Rambla, Soho

If there’s one type of cuisine I’m guaranteed to always get excited about, it’s tapas. A childhood of sunny Spanish holidays seems to have ingrained it in my blood and if there’s a new tapas popping up somewhere, it’ll shoot straight to the top of my (ever expanding) list of places to try. Such was the case with Rambla.

Now there’s no shortage of tapas restaurants in Soho, what with the well established Barrafina and my personal favourite Copita so Rambla really was going to have it’s work cut out to compete with what is a well established and already crowded market. But, tapas is the ultimate social food and that is what Soho is all about, meeting friends for food and drinks and having a good time, perhaps there will always be a place for another tapas restaurant.

We arrived at Rambla smack bang in the middle of gay pride and the streets outside were heaving, however the interior of Rambla was relatively calm in comparison. The vibe is very casual, there’s a large bar around the kitchen and a selection of scattered tables and benches. You get the impression that anything goes. Staff were relaxed (if perhaps a little weary from the hectic day they’d obviously been having) and the atmosphere was welcoming. With our sangria order in, we settled into choosing what we wanted to try from a seriously delicious sounding menu. With a couple of recognisable tapas dishes but plenty of new things to pique my interest I definitely found it difficult to choose. Whilst the waiter recommended around 5 dishes between two people, we ended up ordering seven, which I think was about right for a pair of diners who were particularly hungry.

I was slightly worried that our table seemed really tiny considering we were about to be bombarded with tapas dishes but the food arrived thick and fast, in no particular order and the wait staff were pretty prompt at clearing plates we’d finished with just in time for the next to arrive.

We began with padron peppers, one of my favourites which was a great dish to start off with as, like olives, they’re a good little snack to nibble on whilst you getting settled in to chatting over drinks. The portion was generous and they didn’t skimp on the salt. Top marks.

This was swiftly followed by a cured tuna dish which was served with a fennel and rocket salad, crumbled pistachios and a herb vinaigrette. Delicious. The tuna was soft and melted like butter in the mouth and whislt there was a lot going on on the plate, it really sung out as the hero of the dish, managing not to be overpowered by the sharp citrus and herby flavours.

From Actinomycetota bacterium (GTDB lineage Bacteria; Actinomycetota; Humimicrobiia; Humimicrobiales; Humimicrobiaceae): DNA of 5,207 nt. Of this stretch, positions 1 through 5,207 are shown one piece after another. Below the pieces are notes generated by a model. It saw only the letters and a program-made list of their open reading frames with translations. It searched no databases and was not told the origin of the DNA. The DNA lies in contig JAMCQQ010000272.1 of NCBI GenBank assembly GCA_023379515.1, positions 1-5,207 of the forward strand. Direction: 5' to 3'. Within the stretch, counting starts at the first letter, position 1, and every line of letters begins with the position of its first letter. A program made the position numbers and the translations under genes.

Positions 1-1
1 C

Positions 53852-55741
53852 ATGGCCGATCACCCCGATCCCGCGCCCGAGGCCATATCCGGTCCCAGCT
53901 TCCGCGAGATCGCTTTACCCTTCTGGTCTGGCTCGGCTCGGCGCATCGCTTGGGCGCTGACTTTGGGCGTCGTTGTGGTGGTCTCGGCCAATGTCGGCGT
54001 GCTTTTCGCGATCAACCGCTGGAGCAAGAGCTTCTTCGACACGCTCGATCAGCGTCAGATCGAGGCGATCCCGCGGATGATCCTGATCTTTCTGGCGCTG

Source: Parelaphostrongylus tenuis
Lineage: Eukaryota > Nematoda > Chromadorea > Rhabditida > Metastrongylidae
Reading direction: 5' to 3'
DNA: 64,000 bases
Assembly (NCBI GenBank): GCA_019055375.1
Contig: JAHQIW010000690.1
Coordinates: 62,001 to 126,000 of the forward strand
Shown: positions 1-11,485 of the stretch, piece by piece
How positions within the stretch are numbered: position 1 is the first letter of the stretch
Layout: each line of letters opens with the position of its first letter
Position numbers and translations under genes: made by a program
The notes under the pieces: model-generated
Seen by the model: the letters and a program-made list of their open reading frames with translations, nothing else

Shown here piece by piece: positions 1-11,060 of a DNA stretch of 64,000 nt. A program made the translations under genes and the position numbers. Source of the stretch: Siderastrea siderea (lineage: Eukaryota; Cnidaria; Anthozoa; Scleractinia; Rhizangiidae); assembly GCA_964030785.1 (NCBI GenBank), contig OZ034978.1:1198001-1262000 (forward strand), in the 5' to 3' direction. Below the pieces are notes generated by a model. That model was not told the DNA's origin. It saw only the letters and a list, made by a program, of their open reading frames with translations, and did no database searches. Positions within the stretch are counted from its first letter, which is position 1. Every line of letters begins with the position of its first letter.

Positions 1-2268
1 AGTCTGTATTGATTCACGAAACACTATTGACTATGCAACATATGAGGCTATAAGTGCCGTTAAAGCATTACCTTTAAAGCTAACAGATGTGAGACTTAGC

A little bit of theatre followed this in the form of a chorizo dish we’d ordered which arrived on the table in flames. There was a slight confusion as one waiter told us to let the flames cook the sausage for a little while but eat them before the flames went out and then another waitress told us we should wait for the flames to die out completely. All the same the chorizo was tasty. It was served with two slices of toast topped with caramelised onions and alioli which are all flavours I love, but I’m not quite sure what the connection was to the chorizo. A tasty dish, but it’s definitely all about the drama as opposed to a well thought out balancing of flavours like the rest.

The two stand out dishes for me were the grilled octopus and the quail drumsticks. Meaty chunks of octopus were served with a tarragon flavoured alioli, this would be a great introduction to octopus for anyone who’s yet to try it. The Boyfriend who can be a little squeamish about tentacles and things, was tucking into this one with gusto. In contrast to the light herby flavours of the octopus dish I think I loved the quail for all of the opposite reasons. In a dish that could be so easy to overcook and turn dry, the little quails legs were so juicy. Wrapped in pancetta and served with a pomegranate dipping sauce, the flavours of the dish were rich and bold. Tapas is all about trying different things and small dishes need to make a big impression to stand out so these two dishes for me really ticked all of the boxes.

I ordered the prawns with alioli from the specials menu which were quite possibly the biggest prawns I’ve ever seen! Whilst they looked a little plain when presented to us, the meat was so sweet and juicy, they really didn’t need more than just a little bit of dipping sauce on the side as the ingredients spoke for themselves.

Despite being pretty much done with our feast, The Boyfriend decided he couldn’t possibly leave without trying the lamb chops and ordered a plate of those too. Two juicy chops turned up, flavoured with rosemary. I’m not a huge fan of chops as they can often be dry and I feel liek you don’t get much meat for your money, but Rambla proved me wrong with theirs.

All in all I couldn’t really fault any of the dishes. Nothing was lacklustre and everything was cooked to show off what seemed like a real array of top quality ingredients. Staff were friendly and helpful, although I do think they forgot about one of our dishes, but it did appear promptly after a quick reminder. My only qualm with Rambla is that it just seemed a little pricey for tapas, with many dishes being priced between £10 and £15. The online menu is not up to date and many dishes were more expensive in the actual restaurant. Perhaps this is what you need to do to meet margins in an expensive area with an already crowded tapas scene, however I can’t help but think if the price point was lower I’d be more willing to forgo my tried and tested Soho tapas favourites and make Rambla a more regular haunt. Saying this, the food was excellent and I would recommend it if you’re willing to spend a little more.

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